Thursday, January 04, 2007

Confessions of a Philosopher

One book that I’m re-reading at the moment is Bryan Magee’s “Confessions of a Philosopher: A Journey through Western Philosophy”. This free-ranging book takes the form of an intellectual autobiography, but includes compact and clear overviews of some of the most important philosophical reflections in the Western tradition. Magee was a teacher of philosophy at Oxford, a member of parliament in England (Labor), and a television personality. He was well-acquainted with Bertrand Russell, and was close friends with Karl Popper. He has written extensively on a range of subjects; he is never boring.

Last night I re-read a section that is a real two-fisted polemic against uncritical atheism. I’m so used to reading academics rail against theism, that it’s refreshing to read what Magee has to say. Just so you know, Magee is a thoroughgoing agnostic. He says, for example, “It is true that we might have immortal souls, though I am inclined to doubt it. And it is true that the might be a God, though I am inclined to doubt that even more. (p199)” So you can see that he doesn’t attack dogmatic atheism from the point of view of a believer. But get this:

“I have little intellectual patience with people who think that know there is no God, and no life other than this one, and no reality outside the empirical world. Some such theistic humanism has been one of the characteristic outlooks of Western man since the Enlightenment, and is particularly common among able and intelligent individuals. It is the prevailing outlook, I suppose, in most of the circles in which I have moved for most of my life. It lacks all sense of the mystery that surrounds and presses so hard on our lives: more often than not it denies its existence, and in doing so is factually wrong. It lacks any real understanding that human limitations are drastic, in that our physical apparatus must inevitably mould and set very narrow bounds to all that can ever be experience for us – and therefore that our worldview is almost certainly paltry, in that most of what there is almost certainly lies outside it. It is complacent, in that it takes as known what it is impossible we should ever know. It is narrow and unimaginative, in that it disregards the most urgent questions of all. I, like Kant, would go so far to say that it is positively mistaken in believing that there is no reality outside the empirical realm when we know that there must be, even if we have no proper understanding of it. Altogether, it is a hopelessly inadequate worldview from several different standpoints simultaneously; and yet it is one that tends to identify itself with rationality as such, and to congratulate itself on its own sophistication. Throughout my life I have found most of its adherents unable to understand that truly rational considerations lead to quite different conclusions…Their attitude is what Schopenhauer called ‘shallow-pated rationalism’” (p200-201).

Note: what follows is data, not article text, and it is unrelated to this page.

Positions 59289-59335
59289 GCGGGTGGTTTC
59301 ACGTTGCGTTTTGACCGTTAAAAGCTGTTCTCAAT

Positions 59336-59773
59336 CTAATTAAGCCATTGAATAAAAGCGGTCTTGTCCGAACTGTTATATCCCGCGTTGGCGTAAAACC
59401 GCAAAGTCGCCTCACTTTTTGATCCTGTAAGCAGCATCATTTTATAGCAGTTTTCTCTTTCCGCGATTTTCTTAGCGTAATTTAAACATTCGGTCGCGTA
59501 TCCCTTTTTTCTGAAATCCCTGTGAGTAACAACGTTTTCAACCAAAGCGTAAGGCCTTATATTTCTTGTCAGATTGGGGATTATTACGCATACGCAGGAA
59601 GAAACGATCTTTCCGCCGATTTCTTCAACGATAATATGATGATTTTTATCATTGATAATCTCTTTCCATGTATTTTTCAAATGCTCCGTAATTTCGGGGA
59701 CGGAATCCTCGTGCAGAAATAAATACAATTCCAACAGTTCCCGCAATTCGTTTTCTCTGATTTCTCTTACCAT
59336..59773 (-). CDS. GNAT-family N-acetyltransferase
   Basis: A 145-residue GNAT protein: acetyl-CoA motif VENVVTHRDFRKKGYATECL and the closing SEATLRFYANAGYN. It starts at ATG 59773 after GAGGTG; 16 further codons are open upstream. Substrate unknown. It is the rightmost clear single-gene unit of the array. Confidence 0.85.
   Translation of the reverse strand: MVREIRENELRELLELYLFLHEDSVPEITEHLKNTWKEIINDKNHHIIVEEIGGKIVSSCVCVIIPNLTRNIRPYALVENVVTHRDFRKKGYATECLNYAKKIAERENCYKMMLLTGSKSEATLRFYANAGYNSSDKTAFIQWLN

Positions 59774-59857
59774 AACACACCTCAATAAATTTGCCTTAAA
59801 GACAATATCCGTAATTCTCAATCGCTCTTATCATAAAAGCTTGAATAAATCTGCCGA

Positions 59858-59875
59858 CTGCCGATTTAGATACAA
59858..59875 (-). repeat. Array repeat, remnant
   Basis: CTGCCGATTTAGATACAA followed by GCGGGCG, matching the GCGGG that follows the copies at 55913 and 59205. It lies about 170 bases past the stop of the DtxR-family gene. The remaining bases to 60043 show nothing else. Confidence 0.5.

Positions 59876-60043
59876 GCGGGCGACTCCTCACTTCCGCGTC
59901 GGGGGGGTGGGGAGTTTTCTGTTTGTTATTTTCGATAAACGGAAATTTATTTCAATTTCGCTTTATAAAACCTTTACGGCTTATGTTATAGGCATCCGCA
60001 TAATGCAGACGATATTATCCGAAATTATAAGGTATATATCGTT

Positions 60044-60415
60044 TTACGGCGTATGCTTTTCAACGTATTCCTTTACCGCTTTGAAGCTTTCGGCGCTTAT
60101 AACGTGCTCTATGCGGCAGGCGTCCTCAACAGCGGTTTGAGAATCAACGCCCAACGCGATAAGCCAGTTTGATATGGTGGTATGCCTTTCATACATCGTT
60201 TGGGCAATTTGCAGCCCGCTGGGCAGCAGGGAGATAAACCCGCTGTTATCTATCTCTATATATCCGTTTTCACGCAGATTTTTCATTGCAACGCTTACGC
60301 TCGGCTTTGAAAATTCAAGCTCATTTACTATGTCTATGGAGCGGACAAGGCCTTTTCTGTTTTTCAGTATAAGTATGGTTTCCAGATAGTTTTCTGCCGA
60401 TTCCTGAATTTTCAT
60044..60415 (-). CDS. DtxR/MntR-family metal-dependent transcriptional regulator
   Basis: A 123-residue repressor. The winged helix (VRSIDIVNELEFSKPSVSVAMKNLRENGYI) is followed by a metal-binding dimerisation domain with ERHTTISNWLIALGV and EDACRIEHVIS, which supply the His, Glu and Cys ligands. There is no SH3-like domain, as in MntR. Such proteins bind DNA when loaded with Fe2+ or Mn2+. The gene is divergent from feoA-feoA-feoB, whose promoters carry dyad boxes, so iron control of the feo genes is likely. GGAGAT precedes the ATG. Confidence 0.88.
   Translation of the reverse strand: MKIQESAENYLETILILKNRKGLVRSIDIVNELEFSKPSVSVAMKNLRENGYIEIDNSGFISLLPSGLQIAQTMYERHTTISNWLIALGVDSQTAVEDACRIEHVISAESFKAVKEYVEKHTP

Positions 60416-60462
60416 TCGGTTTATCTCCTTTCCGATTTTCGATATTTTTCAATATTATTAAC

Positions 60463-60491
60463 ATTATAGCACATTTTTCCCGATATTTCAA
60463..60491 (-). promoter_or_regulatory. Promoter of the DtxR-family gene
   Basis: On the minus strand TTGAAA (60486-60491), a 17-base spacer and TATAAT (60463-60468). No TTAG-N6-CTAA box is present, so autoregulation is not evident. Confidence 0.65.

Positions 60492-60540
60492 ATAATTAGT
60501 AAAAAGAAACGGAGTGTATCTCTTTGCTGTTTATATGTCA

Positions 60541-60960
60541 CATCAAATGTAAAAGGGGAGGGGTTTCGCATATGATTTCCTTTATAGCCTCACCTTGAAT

To get what he’s saying here it helps to have read his comments on Kant and Schopenhauer, but even as it stands it has some real power. What he has to say on Nietzsche is just brilliant; I’ll blog on that anon!

1 comment:

Schütz said...

I was listening to an edition of the ABC's Philosopher's Zone the other day which had a lecture by Professor John Bigelow from the Department of Philosophy at Monash University on "The Australian School" of Metaphysics (yes, apparently there is such a thing!). (See:

It included a lot of stuff about people like Professor David Armstrong at Sydney University and Samuel Alexander who wrote a book of metaphysics called "Space, Time and Deity". Both these guys, and the "Australian School" in general, seemed of the opinion that although Metaphysics had a place in modern philosophy,

"everything there is exists in space and time. There is no supernatural world outside space and time. There is, for instance, no transcendent God outside space and time. There's no platonic realm of pure mathematical forms, there are only the things that exist either earlier or later than us at some particular location in this same world in which we live and move and have our being."

He concludes that "As a result of this approach, many Australian metaphysicians arrive at the metaphysics that lies perilously close to the reductionism of Ancient Greek philosophy who said that nothing exists but atoms in the void."

Finally, in the end, Bigelow says: "Isn't it possible that Australian realist philosophers have just failed to understand the devastating critiques of 20th century critics that have come from 20th century critics like Heidegger and Wittgenstein?"

Quite possible, yes. He goes on:

"It's fairly obvious that belief in a transcendent God, reincarnation or the immortality of the soul, the doctrine of momentariness, and many other metaphysical doctrines, will continue to attract believers all over the globe. Live and let live, I say. Recognition that no-one can prove finally and absolutely that we are wrong, should not lead to the complacent conclusion that we could not be wrong, or that there's no longer any need to keep striving after truth as a regulative ideal."